SALT LAKE CITY — Continuing Broadway’s quest to turn every family-friendly intellectual property into a stage musical, Elf premiered in the Big Apple in 2010 for a short, successful holiday run of 57 shows. Its source material was the greatest and most beloved Christmas film of the 21st century, the iconic 2003 Will Ferrell vehicle.
Does the stage adaptation have reason to exist? After seeing Pioneer Theatre Company’s production, the cynical critic in me says absolutely not. However, as a passable and vaguely family-friendly way to spend a December evening, you could do worse.
The idea of making a musical out of Elf has a lot of potential. The movie’s script and premise are as good as any holiday show since A Christmas Story. The problem is, much like School of Rock, which came out around the same time and has also undergone the Broadway treatment, much of the success came from the singular performance by one of the best comedians of our times—it’s hard to imagine anyone else replacing Will Ferrell in the role.
The result is a colorful, fun musical that unfortunately doesn’t justify its existence or leave much of a mark. While all the good scenes were there, including the spaghetti syrup breakfast and classic quotes like, “You sit on a throne of lies!,” and, “I’m in love! I’m in love! And I don’t care who knows it!,” the comedy gold didn’t always translate.
The actors and director could garner more laughs with different performances. Perhaps if Buddy engaged the audience more or upped the delivery of his lines, the comedy would hit harder. That said, there are still laughs to be had and the actors are uniformly good at their craft—which is expected of equity professionals with Broadway experience.
Buddy the Elf was played by Max Chernin, whose Broadway credits include Bright Star and Sunday in the Park with George in addition to the insane only-in-New-York-City marketing stunt Skittles Commercial: The Musical and Amazon’s delightful show Mozart in the Jungle. Chernin portrayed the naivety and positivity necessary for the role.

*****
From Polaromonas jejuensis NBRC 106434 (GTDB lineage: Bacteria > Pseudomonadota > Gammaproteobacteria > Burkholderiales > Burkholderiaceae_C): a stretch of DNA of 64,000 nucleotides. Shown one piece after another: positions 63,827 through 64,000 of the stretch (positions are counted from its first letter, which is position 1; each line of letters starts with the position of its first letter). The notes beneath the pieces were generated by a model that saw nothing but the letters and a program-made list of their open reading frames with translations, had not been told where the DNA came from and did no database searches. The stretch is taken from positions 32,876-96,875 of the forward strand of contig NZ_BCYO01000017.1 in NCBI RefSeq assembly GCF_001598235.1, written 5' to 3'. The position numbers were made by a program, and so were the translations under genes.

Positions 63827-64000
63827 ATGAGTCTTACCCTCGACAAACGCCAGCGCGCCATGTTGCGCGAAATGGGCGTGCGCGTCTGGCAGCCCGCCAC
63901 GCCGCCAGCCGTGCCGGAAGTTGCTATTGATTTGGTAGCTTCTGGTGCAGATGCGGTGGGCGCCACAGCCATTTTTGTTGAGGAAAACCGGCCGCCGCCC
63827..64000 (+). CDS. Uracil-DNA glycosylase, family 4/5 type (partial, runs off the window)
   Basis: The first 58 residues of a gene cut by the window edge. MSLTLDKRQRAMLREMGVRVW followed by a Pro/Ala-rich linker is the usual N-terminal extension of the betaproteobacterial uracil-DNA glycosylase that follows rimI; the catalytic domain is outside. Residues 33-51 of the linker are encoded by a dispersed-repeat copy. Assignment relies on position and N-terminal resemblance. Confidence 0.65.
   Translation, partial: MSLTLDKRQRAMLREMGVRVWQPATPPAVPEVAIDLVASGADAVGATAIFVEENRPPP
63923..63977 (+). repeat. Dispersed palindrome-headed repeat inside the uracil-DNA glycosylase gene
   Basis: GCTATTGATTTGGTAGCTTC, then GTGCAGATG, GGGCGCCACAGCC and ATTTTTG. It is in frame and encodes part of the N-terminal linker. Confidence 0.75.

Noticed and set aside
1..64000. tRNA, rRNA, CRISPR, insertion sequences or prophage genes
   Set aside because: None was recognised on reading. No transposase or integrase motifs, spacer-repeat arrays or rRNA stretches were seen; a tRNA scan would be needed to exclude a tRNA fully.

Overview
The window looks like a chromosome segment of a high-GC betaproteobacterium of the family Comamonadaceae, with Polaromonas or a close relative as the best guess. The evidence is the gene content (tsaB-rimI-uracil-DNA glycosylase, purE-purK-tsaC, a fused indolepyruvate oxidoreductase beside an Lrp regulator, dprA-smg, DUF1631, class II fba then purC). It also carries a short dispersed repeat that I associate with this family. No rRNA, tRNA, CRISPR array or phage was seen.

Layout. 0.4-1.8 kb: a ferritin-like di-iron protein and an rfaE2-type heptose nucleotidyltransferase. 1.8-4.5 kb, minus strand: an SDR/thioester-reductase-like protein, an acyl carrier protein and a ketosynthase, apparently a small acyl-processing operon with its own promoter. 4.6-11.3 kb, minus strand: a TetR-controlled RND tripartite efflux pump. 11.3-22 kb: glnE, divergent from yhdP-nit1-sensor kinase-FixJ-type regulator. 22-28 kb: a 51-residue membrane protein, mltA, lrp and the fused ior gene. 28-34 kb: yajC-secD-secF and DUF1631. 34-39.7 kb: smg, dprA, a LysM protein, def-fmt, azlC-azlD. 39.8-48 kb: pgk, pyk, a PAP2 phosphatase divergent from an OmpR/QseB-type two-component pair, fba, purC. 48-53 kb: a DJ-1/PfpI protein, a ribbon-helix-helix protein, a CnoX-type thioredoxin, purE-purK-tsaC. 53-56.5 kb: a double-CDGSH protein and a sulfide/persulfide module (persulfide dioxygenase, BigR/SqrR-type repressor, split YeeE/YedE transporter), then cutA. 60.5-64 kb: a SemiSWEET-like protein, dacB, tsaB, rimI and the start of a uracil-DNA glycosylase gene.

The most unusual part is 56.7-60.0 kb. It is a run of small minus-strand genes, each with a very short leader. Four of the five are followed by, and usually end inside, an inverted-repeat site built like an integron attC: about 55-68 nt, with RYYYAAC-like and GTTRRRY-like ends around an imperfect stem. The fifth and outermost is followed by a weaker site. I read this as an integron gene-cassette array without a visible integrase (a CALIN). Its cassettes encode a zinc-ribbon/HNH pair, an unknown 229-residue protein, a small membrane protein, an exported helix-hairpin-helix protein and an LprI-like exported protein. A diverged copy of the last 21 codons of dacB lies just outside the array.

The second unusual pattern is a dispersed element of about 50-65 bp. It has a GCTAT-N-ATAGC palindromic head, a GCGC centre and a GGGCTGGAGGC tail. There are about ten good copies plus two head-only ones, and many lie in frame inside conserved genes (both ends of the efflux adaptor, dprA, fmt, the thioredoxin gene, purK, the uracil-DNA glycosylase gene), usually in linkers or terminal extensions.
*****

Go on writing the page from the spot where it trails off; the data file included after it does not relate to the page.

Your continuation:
The central plot revolves around Buddy’s budding relationship with his birth dad, the scrooge-like Walter Hobbs, played with aplomb by Christopher Gurr, whose impressive Broadway gigs include Cats, Tuck Everlasting, Kinky Boots and Amazing Grace. In a wrinkle from the movie, Hobbs isn’t the big bad of the show—that would be his boss, a new character named Mr. Greenway (Howard Kaye).
The Hobbs family, completed by PTC vet Mary Fanning Driggs as Emily and Grant Wescott as Michael, gave a solid comedic and dramatic core to the show. Wescott in particular was often my favorite actor on stage. After similarly impressing as Billy in Tuacahn’s School of Rock this summer, Wescott is certainly a young actor to keep an eye on and shows a lot of promise if he decides to pursue theater professionally.
Also standing out among the cast was equity actor Carlita Victoria as receptionist Deb. Victoria’s funny, natural, and confident performance was so true to life that she kept reminding me of former coworkers. Buddy’s Macy’s coworker and love interest Jovie was performed by Antionette Comer. Despite the character being given a song, Jovie sadly doesn’t still have much character development and disappears for about a half hour in the second act. While Comer has a spectacular voice, she could also be more personable, emotive, and engaging.
The show is peppered with quick pop culture references to Netflix, Squid Game, etc. which garnered some laughs, even if they were the mark of a musical not quite hitting its own. These references were mainly delivered by Jason Simon as the gruff, jaded, and sincerely un-jolly Santa Claus. The idea of a cynical Santa is so overdone, it simply doesn’t land any more—a new direction for the character would be welcome.
The show is competently directed by Alan Muraoka, fresh off directing Utah Shakespeare Company’s Gold Mountain, which closed less than two weeks ago. The lovely snow globe-inspired set design was by James Kronzer, and musical director Tom Griffin directed an impeccable seventeen-piece orchestra in the pit.
The book by Thomas Meehan and Bob Martin sticks close to the movie, with two small improvements: a clever scene where Buddy plays a Salvation Army bell like an entire bell choir and the happy North Pole ending with the whole family decked out in festive costumes by K.L. Alberts. Music by Matthew Sklar and lyrics from Chad Beguelin did their thing, with several memorable melodies.
The show thankfully ejected the shower scene and offensive businessman dwarf character in the film, although it injected a fair amount of sexual jokes and profanity (much is made about Buddy wanting to bed Jovie), which may have parents questioning whether to bring their ninnymuggins to the show.
To sum, Elf: The Musical is an enjoyable musical competently produced and performed by excellent actors. While it’s neither ho ho hilarious or ho ho horrible, it does offer a fun evening—even if I would personally reach for the DVD of Elf on the shelf.